President of Hungary (2000-2005)
Date and Place of Birth: 29 January 1931, Bánd (Hungary).
Education: Mr. Mádl received a Law diploma from the Faculty of Politics and Law of Budapest’s Eötvös Loránd University in 1955. From 1961 until 1963, he studied at the Faculty of International Comparative Law of the University of Strasbourg, where he received an Academic Degree in Politics and Law in 1964.
Political and Professional Career
Mr. Mádl entered the Institute of State and Legal Sciences of the Hungarian Academy of Science in 1956. After obtaining his PhD in law in 1974, Mr. Mádl visited various universities in both Europe and the United States of America teaching comparative civil law, international private law and commercial law, as well as further researching the legal aspects of economic international relations. Until he became President, Mr. Mádl also served as President of the administration council of Herend, a porcelain factory.
Unaffiliated to any political party, and with moderate inclinations, Mr. Mádl went into politics after the transition to democracy in 1989. From 1990 to 1993, he served as a minister without portfolio under the conservative József Antall's government. He was notably charged with supervising the Hungarian Academy of Sciences and redacting the government’s educational and scientific policies. Between 1993 and 1994, Mr. Mádl was Minister for Culture and Public Education and in 1994 he chaired the Council for Higher Education and Science while also chairing the National Cultural Fund. Additionally, he has chaired the Hungarian Civic Cooperation Association since 1996.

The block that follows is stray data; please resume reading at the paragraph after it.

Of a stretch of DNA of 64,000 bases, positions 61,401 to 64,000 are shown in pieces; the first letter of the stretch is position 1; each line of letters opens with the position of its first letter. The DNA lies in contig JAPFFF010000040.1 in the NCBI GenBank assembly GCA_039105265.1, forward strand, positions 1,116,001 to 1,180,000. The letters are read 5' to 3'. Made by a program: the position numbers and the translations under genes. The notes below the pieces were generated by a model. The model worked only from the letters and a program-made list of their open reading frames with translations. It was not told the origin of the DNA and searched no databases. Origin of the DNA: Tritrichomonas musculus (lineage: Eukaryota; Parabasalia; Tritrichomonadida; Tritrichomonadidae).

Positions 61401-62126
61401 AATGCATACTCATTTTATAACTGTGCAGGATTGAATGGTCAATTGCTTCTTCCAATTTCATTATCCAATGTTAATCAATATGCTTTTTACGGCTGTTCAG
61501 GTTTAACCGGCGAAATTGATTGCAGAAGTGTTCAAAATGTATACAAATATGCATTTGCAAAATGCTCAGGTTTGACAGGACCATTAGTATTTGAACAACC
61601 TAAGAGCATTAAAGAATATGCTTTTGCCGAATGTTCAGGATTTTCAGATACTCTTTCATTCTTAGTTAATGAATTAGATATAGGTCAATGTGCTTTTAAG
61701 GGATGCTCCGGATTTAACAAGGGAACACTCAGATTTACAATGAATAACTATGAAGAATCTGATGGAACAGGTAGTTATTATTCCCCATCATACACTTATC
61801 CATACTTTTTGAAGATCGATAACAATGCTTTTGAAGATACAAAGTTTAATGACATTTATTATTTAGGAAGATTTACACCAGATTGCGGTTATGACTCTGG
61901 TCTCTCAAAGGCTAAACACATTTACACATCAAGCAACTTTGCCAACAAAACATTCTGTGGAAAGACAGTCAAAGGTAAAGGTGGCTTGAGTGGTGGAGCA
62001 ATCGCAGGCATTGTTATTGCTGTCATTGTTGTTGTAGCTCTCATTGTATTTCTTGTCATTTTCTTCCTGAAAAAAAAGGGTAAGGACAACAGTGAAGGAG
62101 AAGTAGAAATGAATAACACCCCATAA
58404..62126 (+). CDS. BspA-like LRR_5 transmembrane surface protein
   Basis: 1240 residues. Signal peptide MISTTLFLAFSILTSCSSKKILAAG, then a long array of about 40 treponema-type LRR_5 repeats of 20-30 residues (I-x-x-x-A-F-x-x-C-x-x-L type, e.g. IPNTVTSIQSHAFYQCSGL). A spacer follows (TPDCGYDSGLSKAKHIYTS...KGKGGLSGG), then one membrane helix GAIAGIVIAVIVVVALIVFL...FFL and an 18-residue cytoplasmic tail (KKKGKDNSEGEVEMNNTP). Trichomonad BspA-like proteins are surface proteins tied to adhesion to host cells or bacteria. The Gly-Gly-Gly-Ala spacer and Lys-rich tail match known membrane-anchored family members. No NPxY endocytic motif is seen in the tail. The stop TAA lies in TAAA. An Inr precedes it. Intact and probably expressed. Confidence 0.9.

On May 3, 2000 Mr. Mádl was nominated by Fidesz and the FKGP for the position of President of the Republic. He was elected President by the National Assembly of Hungary on June 6, 2000, and inaugurated on August 4, 2000, ending his term in 2005. Although he held limited power in internal affairs, Mr. Mádl played a great role in Hungarian foreign policy, with some important diplomatic achievements.
On March 15, 1999, he was awarded the István Széchenyi|Széchenyi Prize for his internationally recognized scientific achievements in the areas of European law, international private law and international commercial law, as well as for his teaching, which founded a school of thought, and scientific organizational activity. He was also honoured in 1999 with the French order of the Légion d'honneur and in 2002 with the Gold Medal of the Jean Monnet Foundation for Europe for his commitment to peace, liberty, justice and solidarity in Europe.
Ferenc Mádl passed away on May 29, 2011.